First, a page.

• Add “OFF” to the end of output file path (next to Reconfigure button)
    • Click “Advanced Settings”
      • Click “Change Control-Defaults file” and make sure “GABA_OFF” is selected
    • HIT Run LCModel
    • You will be prompted to select UNSUPPRESSED Water Reference RAW file
      • Select “GABA_water.raw”
    • Graphic should appear
      • Red line=model
      • Black line= raw data
      • Two lines should have as much overlap as possible

Freesurfer Script Writing


An Introduction to Freesurfer

Freesurfer is a processing software commonly used for the purposes of neuroimaging processing and data analysis. It allows for the visualization of structural and functional areas of the brain, making it especially useful in my field of research, which explores the role of Gamma Amino Butyric Acid (GABA) as a biomarker in the prognosis and treatment trajectories in stroke patients. Processing through the Freesurfer pipeline is conducted through C shell, a Terminal shell which is used as an executive command interpreter.

This blog post is meant to document some of the procedural aspects of data analysis in my subset of neuroscience research, which mainly includes neuroimaging and topographical mapping of the brains of patients who have suffered from stroke. As an undergraduate, I have relatively little experience writing scripts and computer programming; this post is meant to be a guide to beginners on how to I utilized the Freesurfer pipeline as I peruse and attempt to solve the methodological complications that may arise while creating and editing scripts within the pipeline myself.


Methods and Directives I have Completed thus Far:

$Autoreconall-1, $Autoreconall-2, and $Autocreconall-3, are all a series of commands used in the reconstruction of cortical images based on post-stroke T1 MRI scans of patients. These co

mmands scan for topographical errors and are known as clustered directives. Clustered directives allowed me to perform a series of commands all at once, thus more efficient processing and correcting brain scans. Additionally commands such as $foreach allow one to process the scans for each subject all at once, thus minimizing the amount of script I had to input into Terminal, the MAC operating system that hosts C shell.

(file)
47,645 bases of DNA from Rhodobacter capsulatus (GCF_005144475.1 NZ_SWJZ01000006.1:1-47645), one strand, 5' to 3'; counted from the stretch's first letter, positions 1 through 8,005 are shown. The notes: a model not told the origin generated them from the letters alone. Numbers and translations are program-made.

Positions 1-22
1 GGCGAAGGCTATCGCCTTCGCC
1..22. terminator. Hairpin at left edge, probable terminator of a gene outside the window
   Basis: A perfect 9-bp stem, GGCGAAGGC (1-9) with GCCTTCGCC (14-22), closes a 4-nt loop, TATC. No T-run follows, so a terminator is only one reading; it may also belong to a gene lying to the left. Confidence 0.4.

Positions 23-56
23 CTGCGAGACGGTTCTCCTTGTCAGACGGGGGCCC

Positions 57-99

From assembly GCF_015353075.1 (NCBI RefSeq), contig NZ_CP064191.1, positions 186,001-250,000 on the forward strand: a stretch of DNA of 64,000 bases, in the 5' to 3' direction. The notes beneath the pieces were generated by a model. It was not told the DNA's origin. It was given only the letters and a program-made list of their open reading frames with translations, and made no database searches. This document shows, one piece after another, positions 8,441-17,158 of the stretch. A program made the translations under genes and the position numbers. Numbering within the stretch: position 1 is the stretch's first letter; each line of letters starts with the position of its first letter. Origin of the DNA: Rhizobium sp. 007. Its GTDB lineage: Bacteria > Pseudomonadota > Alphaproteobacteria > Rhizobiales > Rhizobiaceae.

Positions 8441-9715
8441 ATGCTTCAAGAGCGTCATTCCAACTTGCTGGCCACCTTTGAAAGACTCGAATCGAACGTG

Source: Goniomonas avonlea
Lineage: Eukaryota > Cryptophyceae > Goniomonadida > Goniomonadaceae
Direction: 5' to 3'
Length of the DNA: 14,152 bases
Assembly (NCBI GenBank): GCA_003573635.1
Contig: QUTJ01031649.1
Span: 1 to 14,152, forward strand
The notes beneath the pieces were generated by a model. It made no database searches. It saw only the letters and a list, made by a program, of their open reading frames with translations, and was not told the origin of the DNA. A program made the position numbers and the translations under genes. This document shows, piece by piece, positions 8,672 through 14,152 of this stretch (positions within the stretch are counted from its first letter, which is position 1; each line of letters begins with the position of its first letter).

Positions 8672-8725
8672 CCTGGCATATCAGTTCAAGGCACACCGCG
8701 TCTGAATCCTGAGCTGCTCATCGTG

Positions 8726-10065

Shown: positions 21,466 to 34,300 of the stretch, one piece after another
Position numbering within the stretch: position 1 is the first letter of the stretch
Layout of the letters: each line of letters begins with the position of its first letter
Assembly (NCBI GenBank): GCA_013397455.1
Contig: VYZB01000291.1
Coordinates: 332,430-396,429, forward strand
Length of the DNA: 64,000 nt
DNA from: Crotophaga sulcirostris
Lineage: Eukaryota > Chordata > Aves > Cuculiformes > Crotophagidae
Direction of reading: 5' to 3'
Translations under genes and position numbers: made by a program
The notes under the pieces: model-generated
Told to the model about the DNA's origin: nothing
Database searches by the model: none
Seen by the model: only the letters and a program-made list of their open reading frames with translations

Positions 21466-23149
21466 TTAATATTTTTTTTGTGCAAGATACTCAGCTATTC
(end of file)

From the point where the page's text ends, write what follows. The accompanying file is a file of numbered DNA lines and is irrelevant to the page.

The processing of these images took about three days to complete, and one subject had to be thrown out due to an excess of topographical images found on the original T1 MRI. After these were complete, I was able to utilize Freeview, a visualization tool within the Freesurfer pipeline, to look at the final, reprocessed brain volumes and check for any abnormalities, such as whether regions of the brain were cutoff. An example of a sample scan visualized in Freeview can be seen below:

Image result for freeview brain

Finally after this has been completed, a stats script was used in order to extract statistical data. However, after attempting to input the script an error (shown in the image below) came up. Although, according to others working within C shell or BASH, this seems to be a fairly common error, none of the suggested corrections to the script (most of which came from this thread: seemed to help resolve the issue.  Hopefully these will be resolved within the week.

/bin/bash^M: bad interpreter: No such file or directory

GABA as a Biomarker of Stroke

Illustration showing ischemic stroke

What is Stroke?

Stroke is the leading cause of disability in the United States. The condition causes rapid plasticity within various cortical connections in the brain, essentially causing a remap of neural circuiting in affected areas. When remapping occurs, it forces area of the cortex to form new connections, also known as long-term potentiation. This diminishes responsiveness in certain areas of the brain. In human stroke patients, the damage manifests itself in decreased language, motor, and sensory transfers of information caused by changes in neuronal excitation, which are primarily localized in the somatosensory and primary motor cortices of the brain. 1,2

The heterogeneity of stroke can make it difficult to diagnose, determine prognosis trajectories, and determine an appropriate treatment plan, making the identification of biomarkers8 an imperative tool to determine the level of changes in neural circuitry. However, as far as current research goes, there are no established biomarkers for stroke patients, especially within the context of hemodynamic and neurochemical activity. Whole brain analysis provides significant evidence to suggest a negatively correlative relationship of GABA localized within the primary motor cortex9, indicating that GABA may be a viable biomarker for stroke.1 Additionally, multiple studies have linked decreased levels of GABA in the primary cortex after various non-invasive brain stimulation techniques (NIBS).1,5,8,10